2K RESTORATION FILM REVIEW! I’ve never quite seen a love story than the one portrayed in Asghar Farhadi’s 2003 feature, Dancing in the Dust. As foreign films tend to do, they show us a side of humanity through a cultural lens that feels different yet very much the same.
Nazar (Yousef Khodaparast) is a boisterous young Iranian lad whose only crime in life is falling in love with the beautiful Reyhaneh (Baran Kosari). There’s nothing wrong with Reyhaneh except that her mother is a prostitute. When Nazar announces his engagement, his grandmother is so incensed she demands Nazar to immediately divorce Reyhaneh or lose his family. All of his pleading regarding Allah, the Koran, and Reyhaneh’s innocence fall on deaf ears.
So, Nazar decides to proceed with the divorce. He schemes with Reyhaneh to divorce in public. He pledges his love by coming through with the required marriage dowry (customs regarding engagement, marriage, and divorce are literally backward here). Realizing that the double shifts he’s working aren’t enough to pay off the marriage loan, Nazar then runs away to the desert to avoid the police seeking repayment. While in the desert, the chatty and annoying Nazar begs a grizzled and reserved old man (Faramarz Gharibian) to let him live in his desert van and help catch venomous snakes.
“…pledges his love by coming through with the required marriage dowry…”
I’m very mixed when it comes to Dancing in the Dust. Most of my issues relate to the ending. Let’s start with the good. Khodaparast is terrific as the young, naive Nazar. The opening credits involve Nazar and Reyhaneh falling in love and borrowing money to get engaged. The sequence does last long, but it’s effective. As a character, Nazar is annoying and never stops talking, but his moments with Reyhaneh are endearing, and their love is undeniable. This setup perfectly leads to his adamant defense of his betrothed as nothing like her mother, his love for her, and why Allah will bless this union.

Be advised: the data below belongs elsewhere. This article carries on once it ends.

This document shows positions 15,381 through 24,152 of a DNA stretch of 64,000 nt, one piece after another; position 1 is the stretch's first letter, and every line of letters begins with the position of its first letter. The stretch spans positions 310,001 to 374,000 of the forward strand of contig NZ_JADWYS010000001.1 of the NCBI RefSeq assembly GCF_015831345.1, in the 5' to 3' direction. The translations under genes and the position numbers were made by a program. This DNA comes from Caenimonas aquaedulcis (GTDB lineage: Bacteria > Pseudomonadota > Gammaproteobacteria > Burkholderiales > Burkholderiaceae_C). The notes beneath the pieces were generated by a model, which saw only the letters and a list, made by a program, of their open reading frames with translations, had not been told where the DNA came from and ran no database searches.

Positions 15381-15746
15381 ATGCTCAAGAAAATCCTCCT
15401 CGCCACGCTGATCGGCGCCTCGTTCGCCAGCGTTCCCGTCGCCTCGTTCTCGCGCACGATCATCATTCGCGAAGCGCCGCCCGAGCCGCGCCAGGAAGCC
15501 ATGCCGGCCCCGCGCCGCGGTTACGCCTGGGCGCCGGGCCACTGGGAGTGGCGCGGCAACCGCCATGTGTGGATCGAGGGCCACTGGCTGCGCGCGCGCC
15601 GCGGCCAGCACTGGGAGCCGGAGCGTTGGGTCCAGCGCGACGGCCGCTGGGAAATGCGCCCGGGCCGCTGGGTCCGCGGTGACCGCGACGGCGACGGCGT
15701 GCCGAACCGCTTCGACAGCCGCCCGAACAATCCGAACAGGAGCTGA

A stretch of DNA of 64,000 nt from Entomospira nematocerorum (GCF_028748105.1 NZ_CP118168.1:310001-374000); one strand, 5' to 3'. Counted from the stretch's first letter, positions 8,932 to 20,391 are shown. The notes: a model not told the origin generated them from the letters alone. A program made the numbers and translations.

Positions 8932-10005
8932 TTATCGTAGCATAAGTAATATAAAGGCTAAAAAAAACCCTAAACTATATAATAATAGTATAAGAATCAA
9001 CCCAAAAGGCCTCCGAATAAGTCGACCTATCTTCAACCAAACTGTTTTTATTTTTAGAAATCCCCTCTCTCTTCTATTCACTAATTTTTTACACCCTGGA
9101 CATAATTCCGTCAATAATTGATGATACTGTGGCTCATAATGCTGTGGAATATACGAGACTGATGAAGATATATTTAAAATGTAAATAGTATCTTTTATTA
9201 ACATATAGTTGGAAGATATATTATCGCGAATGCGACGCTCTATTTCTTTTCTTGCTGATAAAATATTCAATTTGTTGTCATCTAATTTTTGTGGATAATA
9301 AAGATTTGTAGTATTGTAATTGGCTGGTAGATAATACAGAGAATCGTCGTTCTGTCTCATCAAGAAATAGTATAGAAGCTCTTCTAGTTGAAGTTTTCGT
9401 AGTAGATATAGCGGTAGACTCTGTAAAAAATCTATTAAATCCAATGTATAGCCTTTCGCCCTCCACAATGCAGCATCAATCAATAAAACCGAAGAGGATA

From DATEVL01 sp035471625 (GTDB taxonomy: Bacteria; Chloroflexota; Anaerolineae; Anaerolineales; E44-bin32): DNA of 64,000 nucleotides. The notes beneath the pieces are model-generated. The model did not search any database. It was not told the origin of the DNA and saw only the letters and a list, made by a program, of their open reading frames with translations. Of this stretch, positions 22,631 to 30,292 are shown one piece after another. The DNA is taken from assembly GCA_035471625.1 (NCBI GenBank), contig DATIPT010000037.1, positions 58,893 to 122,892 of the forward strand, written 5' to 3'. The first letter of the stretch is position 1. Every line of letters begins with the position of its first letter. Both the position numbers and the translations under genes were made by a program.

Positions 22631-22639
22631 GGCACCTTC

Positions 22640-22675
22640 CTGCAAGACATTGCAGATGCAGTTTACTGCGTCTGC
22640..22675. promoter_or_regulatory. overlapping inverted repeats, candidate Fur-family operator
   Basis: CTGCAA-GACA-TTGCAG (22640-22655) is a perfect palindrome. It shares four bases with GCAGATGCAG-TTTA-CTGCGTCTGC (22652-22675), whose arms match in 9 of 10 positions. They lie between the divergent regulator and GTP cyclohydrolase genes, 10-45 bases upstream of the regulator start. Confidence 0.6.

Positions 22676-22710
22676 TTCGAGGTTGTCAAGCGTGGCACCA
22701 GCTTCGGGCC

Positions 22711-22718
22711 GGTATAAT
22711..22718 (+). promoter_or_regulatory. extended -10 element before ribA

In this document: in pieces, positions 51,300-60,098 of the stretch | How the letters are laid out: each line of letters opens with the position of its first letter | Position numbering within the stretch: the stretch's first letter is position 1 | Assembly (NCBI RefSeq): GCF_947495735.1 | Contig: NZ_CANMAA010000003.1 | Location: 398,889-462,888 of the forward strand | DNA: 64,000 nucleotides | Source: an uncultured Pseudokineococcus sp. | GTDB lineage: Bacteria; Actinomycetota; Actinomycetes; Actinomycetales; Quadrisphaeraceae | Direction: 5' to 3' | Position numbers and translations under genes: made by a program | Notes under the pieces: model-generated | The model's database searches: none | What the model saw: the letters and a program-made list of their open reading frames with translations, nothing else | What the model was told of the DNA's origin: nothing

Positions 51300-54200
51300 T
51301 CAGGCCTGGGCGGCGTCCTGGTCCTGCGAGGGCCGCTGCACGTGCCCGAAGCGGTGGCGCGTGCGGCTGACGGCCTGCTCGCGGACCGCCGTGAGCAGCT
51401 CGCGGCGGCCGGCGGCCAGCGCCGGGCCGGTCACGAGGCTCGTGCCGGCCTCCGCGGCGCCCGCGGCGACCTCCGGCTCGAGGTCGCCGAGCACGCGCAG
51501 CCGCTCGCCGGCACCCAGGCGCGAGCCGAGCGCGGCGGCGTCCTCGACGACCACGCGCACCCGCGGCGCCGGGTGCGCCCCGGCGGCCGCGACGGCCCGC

But the narrative loses it all in the end. Now, everything that happens to Nazar afterward is done for love. When Nazar finds himself in the desert, his interactions with the old man are sobering. Ultimately, the contrasting personalities clash and intertwine in a very interesting way, and much of it is due to the cultural difference between Iranian and U.S. storytelling. The plot is essentially about two opposing characters learning something about themselves when placed in extreme circumstances. The extreme here is very much so.
Where many Western audiences may find problems is the ending, which, of course, I can’t say anything about. Suffice to say, it might feel a bit unsatisfying, and I think it might be because of cultural differences. It’s missing a nice, tidy resolution that would greenlight this in Hollywood. I’ll say there’s a sweetness and sadness to the film’s final moments.
I’ll admit, I’ve not seen many films from Iran, particularly romances. Dancing in the Dust is a unique tale receiving a well-deserved and proper U.S. release with this 2K restoration.
For more information about Dancing in the Dust, visit Film Movement’s official website.
"…a unique tale..."